I have to say it's all a crapshoot but to answer one of your points I don't see Enea supporters supporting Kelly at all. In fact, I expect they voted against him as much as they voted for Enea.

    I for one can't wait to see the certified vote results showing precinct by precinct.

  7. Appreciate the numbers and the updating. Can you put a total at the bottom? Thanks

  8. Can you merge the two posts together? (First day results and second day). And, put any updated numbers on it, too. That way the comments are all together and chronological.

  9. One issue not factored yet: uncounted votes. As I understand it, as much as one third of the votes are not yet counted, and that could dramatically shift the positions on the list. I'm not quite sure, but I've heard a large proportion of those uncounted votes are mail-in and provisional ballots from Potrero Hill. We know who benefits from that.

    In addition, here's a question: do candidates shift in the rankings after each new count, such that someone who was in, let's say 17th place right now, could shift to 20th place after the second count, thus being next in line for elimination? Or, is it as I understand, that the 1st choice votes set the elimination positions, regardless of any additional votes a candidate may get?

    Depending on the answer to that question, things could play out very differently.

  10. Whups - just got an answer to my question, and an update from candidate, Steve Moss:

    "The rankings shift after each rcv round. In other words, a second place vote looks exactly like a first place vote after its reallocated.
    So far today they've counted 800 additional d10 votes, mostly from vis valley. New results should be posted in a couple of hours."

  11. It is a little concerning that the department of elections would report this type of information to a specific candidate.

  12. Hey Chris. Thanks for the changes. Big improvement. If you're using Excel you can easily total at the bottom. That would be cool.

  13. Just an observation: Had Duque not run, Tran might have been in the top three and C. Jackson would have done much better.....

  14. Agreed. And, Tran's just a little too early to the party. In another 10 years the Bayview and Viz Valley will look like the Sunset and the Richmond. We have better weather, though! As we speak, Asians are buying up foreclosed houses in the 10 and sending their kids to school. The tram takes you directly downtown, to the CalTrans station, and to the UCSF complex. The times are a changin.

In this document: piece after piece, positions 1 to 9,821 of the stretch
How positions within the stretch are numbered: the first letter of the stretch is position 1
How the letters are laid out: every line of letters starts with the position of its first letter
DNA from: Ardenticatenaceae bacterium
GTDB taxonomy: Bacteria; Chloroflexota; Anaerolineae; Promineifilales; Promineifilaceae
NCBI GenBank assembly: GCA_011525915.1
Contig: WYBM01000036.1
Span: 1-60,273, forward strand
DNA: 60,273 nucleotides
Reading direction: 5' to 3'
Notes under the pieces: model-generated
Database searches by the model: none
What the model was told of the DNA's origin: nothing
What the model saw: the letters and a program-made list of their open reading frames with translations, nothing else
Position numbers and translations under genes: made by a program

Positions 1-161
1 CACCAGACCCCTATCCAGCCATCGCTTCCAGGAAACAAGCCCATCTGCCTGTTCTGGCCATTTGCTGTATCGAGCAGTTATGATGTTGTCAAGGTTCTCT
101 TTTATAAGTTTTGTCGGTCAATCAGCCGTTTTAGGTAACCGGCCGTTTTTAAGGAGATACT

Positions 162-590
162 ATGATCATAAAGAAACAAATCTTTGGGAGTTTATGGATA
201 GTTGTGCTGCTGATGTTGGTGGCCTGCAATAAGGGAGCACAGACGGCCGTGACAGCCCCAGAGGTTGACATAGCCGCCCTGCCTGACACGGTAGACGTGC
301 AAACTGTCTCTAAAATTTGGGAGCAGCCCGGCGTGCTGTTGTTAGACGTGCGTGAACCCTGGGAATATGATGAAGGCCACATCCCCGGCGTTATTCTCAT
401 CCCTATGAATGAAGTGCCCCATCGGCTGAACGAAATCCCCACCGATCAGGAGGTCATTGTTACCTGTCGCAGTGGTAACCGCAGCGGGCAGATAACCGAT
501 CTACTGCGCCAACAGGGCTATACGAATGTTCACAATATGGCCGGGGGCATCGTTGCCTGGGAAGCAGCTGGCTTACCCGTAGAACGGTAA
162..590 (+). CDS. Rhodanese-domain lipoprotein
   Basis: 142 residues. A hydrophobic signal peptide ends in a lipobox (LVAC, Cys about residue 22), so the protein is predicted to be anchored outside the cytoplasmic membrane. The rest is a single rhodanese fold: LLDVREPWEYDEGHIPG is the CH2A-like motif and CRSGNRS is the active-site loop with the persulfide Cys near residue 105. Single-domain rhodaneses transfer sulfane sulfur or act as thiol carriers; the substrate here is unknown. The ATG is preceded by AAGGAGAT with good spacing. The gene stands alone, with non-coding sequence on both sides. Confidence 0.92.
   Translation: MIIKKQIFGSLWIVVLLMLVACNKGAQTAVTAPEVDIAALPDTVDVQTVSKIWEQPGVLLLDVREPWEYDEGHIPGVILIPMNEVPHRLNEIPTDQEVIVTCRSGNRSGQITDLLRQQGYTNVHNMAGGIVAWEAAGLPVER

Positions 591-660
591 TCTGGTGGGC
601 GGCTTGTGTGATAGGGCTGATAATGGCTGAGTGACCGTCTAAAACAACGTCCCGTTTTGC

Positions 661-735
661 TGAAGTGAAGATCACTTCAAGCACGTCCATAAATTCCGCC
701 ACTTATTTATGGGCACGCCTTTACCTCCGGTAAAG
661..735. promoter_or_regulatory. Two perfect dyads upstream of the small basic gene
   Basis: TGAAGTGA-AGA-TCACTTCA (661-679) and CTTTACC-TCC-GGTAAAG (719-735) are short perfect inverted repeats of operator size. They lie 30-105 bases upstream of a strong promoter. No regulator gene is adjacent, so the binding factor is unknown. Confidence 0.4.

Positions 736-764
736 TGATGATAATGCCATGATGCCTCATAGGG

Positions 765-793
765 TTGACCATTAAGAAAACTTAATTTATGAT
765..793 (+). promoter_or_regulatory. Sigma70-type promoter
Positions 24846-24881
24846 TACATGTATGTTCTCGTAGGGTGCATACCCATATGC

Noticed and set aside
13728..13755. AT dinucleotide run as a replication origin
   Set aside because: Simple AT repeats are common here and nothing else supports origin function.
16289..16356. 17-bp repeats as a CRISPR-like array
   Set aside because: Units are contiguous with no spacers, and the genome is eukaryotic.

First thing, we need an image re-do. Let's just call it "The 10." I'm open to any other ideas. Perhaps Chris can open a section in the blog called "Make it a 10: Improving the District." Or, something like that.

  15. Doubt we'll get them today.

    Useless city network is down.

  16. To Anonymous of 11/4, 2:57pm

    Not really. Moss has a representative monitoring the count, just like any candidate can. Counting votes is an open process precisely so that no sneaky s#!t is going on behind closed doors.

  17. Thanks Dale.

    Really useful and interesting comments.

  18. Chris/

    On a lighter note and votes cast:

    In California Meg Whitman received 3.14 million votes and lost. However, Prop 19, legalizing marijuana yes votes received 3.4 million, nearly 300K more than Whitman, interesting.

  19. Do we have today's counts?

    Off topic:
    I finally got a real security 'word': "ration".

    Yesterday I got "knisses". I've started thinking up definitions for these weird non-words. "knisses - kissing with one's knees."

  20. @Dale, we do, but I'm off to an event, so can't post right now. In the meantime, check out http://d10canwatch.blogspot.com/2010/11/preliminary-rcv.html

  21. What, you aren't sitting idly by the keyboard 24/7 waiting to do our bidding? The nerve!

  22. Any sense how many more counts are left, or how many votes uncounted, and which neighborhoods those votes come from?

  23. Today's had almost none from d10. Not sure how many more there are, but it's kind of funny how we feel that these results are taking so long. I guess everything in the future won't be faster after all!!

  24. I know a couple of folks were at the Dept. of elections earlier, expect a D10 update in the AM to where they stand in the count.

  25. I have to say it all makes my head explode. Mama mia!

  26. Looks like BeyondChron has called it for Cohen (http://tinyurl.com/2ce35fq). I think they have it right. With the number of remaining ballots left, and the distribution of where they're from, it seems unlikely that there will be any shuffling of the RCV results. The best shot for Kelly (or anyone else) would be to have Cohen drop before Sweet in the RCV, but it seems no matter which order the middle candidates go out, Cohen is the key beneficiary most of the time. The only other outside chance is that the remaining ballots to be counted show a surprising variance from the results already counted for each neighborhood. That's pretty unusual, but not unheard of. We'll know soon, I think.